But it now appears increasingly likely that if the deal goes through it will pave the way for at least one old-media monster, probably
, to stake out a leading role in the digital future.
The key to this transformation lies with
unit that owns the biggest satellite television company in the U.S.,
Talks between federal regulators and AOL/Time Warner have stirred rumors that the feds want AOL to divest itself of its 5% stake in Hughes. News Corp. and Disney are both seen as possible bidders for Hughes.
A Hughes deal would give either company a huge advantage in distributing its valuable content, an area whose importance will only grow when AOL and Time Warner finally hook up. Accordingly, a deal could boost the stock of these companies, which have lagged behind the broader market in recent years.
Conveniently, the push for AOL to lose Hughes comes as Carl Icahn, the veteran corporate raider who has made a career of making management miserable, has begun agitating for GM to sell off its 33% stake in Hughes. The conventional wisdom is that GM stock is undervalued in light of the rising value of its Hughes stake.
Icahn's maneuvering has intensified the drumbeat on Wall Street, and GM has recently acknowledged that it is considering an outright sale or merger of Hughes, as well as partnerships and joint ventures with other companies. GM has said that it is exploring three types of strategic partnerships for Hughes: a direct broadcast partner, a content provider partner or an Internet partner. The company has said it wants to make a decision about Hughes in coming months.
The sudden availability of both GM's stake and AOL's $1.5 billion stake could lead either News Corp. or Disney to try to acquire both.
In another bit of kismet, News Corp. is prepping the initial public offering for
Sky Global Networks
, which will house the company's sizable satellite holdings. Industry observers expect the company to sell off 10% to 15% of Sky, an offering that will likely raise $25 billion to $30 billion. The IPO could come as soon as October (in documents filed with the
Securities and Exchange Commission
earlier this year, News Corp.
said it planned to take Sky public by the end this year).
Why would Rupert Murdoch want to add DirecTV to his Sky Global Networks? Because it would add a U.S.-based distribution platform to his satellite holdings, which include U.K. satellite provider
British Sky Broadcasting
, Britain's No. 1 pay-TV provider, as well as its stakes in Italy's
, among others. A U.S. satellite presence has eluded Murdoch for years, and DirecTV must make his mouth water. In fact, earlier this year, reports emerged that Murdoch was mulling a strip-it-for-parts bid to buy GM just to get his hands on DirecTV and sell off the motors part of General Motors, reports the company emphatically denied.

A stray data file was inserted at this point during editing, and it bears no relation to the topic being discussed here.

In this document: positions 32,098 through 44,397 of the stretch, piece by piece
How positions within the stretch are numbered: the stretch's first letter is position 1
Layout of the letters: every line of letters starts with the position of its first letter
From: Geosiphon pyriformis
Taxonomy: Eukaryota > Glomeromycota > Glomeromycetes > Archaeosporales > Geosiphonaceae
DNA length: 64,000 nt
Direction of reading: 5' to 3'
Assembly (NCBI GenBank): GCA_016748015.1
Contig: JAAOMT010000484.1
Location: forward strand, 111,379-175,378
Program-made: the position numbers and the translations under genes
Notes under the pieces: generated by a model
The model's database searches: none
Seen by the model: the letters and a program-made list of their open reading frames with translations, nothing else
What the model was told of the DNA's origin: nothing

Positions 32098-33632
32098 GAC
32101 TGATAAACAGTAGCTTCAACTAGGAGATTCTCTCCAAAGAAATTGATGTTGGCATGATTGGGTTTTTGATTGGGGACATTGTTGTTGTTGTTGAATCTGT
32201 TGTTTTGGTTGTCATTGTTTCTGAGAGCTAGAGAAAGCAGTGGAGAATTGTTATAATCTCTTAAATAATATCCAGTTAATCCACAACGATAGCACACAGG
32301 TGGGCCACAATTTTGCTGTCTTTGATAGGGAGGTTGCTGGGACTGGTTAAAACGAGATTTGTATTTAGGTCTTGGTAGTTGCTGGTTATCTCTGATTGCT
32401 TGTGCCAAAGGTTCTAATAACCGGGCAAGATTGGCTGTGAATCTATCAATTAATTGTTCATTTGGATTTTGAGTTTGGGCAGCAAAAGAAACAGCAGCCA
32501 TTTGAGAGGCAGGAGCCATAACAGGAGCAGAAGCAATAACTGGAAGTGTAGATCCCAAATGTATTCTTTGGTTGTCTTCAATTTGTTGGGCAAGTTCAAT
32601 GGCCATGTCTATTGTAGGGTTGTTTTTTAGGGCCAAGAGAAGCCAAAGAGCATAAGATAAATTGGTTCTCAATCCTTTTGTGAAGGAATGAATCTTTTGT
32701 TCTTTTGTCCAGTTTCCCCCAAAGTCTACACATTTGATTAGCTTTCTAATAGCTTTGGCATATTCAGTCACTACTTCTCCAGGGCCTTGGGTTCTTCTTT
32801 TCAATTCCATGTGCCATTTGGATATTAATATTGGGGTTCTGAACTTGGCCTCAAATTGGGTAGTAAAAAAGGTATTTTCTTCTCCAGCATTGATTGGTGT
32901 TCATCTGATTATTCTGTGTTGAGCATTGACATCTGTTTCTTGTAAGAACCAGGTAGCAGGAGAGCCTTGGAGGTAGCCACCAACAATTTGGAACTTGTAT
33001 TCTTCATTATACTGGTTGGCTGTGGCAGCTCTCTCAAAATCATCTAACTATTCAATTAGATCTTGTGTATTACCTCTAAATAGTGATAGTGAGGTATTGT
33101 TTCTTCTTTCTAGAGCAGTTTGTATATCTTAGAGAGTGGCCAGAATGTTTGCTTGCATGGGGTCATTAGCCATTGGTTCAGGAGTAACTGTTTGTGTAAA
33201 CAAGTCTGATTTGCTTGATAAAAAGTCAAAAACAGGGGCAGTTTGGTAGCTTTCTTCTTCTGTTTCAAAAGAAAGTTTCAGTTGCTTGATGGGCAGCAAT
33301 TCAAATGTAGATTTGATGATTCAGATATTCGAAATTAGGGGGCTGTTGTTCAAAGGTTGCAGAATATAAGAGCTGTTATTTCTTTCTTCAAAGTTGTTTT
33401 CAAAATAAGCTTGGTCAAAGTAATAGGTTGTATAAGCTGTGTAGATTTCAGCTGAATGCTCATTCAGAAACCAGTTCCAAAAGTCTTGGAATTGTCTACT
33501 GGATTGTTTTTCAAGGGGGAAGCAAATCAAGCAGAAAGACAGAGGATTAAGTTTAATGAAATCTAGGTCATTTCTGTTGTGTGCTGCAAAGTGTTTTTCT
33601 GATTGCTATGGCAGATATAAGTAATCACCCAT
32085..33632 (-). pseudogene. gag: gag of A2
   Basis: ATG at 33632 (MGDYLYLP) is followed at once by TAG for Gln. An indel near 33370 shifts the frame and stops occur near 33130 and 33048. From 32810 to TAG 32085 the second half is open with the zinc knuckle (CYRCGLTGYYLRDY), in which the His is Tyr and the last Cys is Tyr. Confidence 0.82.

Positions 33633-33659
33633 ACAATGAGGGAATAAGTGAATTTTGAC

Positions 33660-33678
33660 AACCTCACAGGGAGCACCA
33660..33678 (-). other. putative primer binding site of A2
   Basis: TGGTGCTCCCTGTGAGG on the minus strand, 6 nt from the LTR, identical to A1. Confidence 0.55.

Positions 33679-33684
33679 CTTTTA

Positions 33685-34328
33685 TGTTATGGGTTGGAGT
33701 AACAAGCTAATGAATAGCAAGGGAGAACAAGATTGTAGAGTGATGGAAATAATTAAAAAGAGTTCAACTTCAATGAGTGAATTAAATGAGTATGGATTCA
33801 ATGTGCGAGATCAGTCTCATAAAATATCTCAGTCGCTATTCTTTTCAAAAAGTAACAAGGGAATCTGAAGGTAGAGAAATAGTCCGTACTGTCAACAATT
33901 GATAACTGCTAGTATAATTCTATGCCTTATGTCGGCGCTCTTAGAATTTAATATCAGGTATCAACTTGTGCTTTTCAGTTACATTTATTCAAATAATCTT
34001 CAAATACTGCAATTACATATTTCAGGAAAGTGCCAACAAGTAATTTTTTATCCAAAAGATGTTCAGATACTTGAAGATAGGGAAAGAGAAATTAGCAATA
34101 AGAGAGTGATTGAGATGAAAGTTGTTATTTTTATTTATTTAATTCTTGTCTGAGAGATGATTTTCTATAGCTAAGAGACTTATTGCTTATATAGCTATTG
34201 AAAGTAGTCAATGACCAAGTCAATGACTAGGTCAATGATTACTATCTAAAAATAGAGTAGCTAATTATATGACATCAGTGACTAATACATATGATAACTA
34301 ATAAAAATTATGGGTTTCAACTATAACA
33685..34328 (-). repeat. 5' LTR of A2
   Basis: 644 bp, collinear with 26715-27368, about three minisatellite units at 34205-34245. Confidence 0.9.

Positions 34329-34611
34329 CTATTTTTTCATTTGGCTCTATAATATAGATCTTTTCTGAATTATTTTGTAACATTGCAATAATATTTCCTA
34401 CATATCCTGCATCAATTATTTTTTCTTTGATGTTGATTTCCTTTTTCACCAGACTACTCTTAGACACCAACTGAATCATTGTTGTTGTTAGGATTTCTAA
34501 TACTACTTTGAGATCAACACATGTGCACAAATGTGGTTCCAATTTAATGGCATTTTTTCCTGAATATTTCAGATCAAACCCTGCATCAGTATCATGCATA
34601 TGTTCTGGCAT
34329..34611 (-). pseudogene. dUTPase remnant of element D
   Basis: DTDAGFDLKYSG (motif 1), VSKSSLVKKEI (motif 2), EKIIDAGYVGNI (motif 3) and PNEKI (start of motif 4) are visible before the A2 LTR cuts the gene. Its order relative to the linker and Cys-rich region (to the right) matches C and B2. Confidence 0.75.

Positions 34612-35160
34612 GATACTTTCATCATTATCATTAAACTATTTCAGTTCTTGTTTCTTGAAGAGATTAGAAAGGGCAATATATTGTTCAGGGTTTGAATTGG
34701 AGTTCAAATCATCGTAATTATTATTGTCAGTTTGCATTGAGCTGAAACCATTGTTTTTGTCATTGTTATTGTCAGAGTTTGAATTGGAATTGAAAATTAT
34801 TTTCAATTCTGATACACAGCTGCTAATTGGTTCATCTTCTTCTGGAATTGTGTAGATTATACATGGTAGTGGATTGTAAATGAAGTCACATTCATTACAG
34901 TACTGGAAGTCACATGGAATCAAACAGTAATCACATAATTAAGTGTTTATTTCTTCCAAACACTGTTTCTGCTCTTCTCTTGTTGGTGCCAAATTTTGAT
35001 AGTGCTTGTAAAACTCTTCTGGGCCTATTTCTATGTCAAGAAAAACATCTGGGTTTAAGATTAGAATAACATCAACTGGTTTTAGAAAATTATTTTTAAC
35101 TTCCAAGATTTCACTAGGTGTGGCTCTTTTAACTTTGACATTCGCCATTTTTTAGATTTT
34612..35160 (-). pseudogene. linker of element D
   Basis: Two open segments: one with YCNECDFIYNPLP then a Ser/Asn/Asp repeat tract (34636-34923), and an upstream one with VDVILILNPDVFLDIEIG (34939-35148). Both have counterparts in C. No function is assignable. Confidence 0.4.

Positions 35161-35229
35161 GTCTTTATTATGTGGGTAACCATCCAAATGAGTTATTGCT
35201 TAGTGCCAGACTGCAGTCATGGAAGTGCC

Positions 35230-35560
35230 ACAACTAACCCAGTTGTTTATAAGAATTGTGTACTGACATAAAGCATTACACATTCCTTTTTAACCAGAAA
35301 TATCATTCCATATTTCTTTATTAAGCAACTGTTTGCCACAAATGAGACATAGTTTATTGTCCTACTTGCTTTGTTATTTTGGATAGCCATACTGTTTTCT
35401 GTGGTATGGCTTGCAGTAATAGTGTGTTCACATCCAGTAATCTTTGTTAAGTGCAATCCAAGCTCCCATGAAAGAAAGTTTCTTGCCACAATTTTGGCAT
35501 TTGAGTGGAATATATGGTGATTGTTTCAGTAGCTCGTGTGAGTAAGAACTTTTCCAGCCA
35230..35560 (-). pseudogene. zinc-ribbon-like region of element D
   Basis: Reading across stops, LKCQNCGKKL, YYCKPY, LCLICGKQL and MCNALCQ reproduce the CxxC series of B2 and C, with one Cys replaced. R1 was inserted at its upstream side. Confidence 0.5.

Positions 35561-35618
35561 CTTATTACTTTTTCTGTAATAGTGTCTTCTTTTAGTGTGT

"I think News Corp. buying it is a real possibility," says hedge fund manager Hal Vogel. "But not immediately. It might have to wait until after the IPO and there is some seasoning of the Sky Global equity, to see how the market values it and to give News Corp. a currency to trade for GM Hughes."
News Corp. said earlier this year that it was forming Sky Global in part to create a currency with which to do deals, but the company isn't talking when it comes to any attempts to snag Hughes. "We never comment on rumors and speculation," said company spokesman Andrew Butcher.
Disney, meanwhile, could emerge as News Corp.'s main rival to acquire DirecTV, says Vogel. In the six degrees of separation that is the media world, Disney has become increasingly restive since its
fight with, yes, Time Warner's cable unit resulted in the ABC networks being taken off the air during the critical sweeps period earlier this year. That dispute revealed Disney's vulnerability to the whims of the companies, like Time Warner, that control cable distribution.
Since May, Disney has taken the lead in lobbying regulators either to block the AOL/Time Warner merger or to impose restrictions so that the merged entity would have less control over distribution of content, and the regulators do appear to be listening. More recently, reports emerged that the
Federal Trade Commission
could force AOL/Time Warner to open its cable lines to provide broadband Web access to competitors.
Acquiring DirecTV, which claims nearly 9 million subscribers and is growing rapidly, could further insulate Disney, at least in part, against another attempt to cut off its distribution. Plus, Disney Chief Executive Michael Eisner "sees Rupe as a major rival," says Vogel. A Disney spokeswoman declined to comment on "speculation."
It is unclear whether Disney stock, which has been trading in the 30s and low 40s for much of the last year, would be attractive to GM. The mystery that is Sky Global, which has several big-name cheerleaders on Wall Street, could induce GM to wait and see what that stock does once it hits the market.
Still, any deal is probably months away: Until Sky Global goes public, News Corp. doesn't have the currency to really begin talks. GM has also got to figure out how to overcome the tax liabilities of such a huge deal. Its 33% stake could fetch as much as $17 billion, according to one analyst's estimate, so selling Hughes would create a stumbling block in its own right.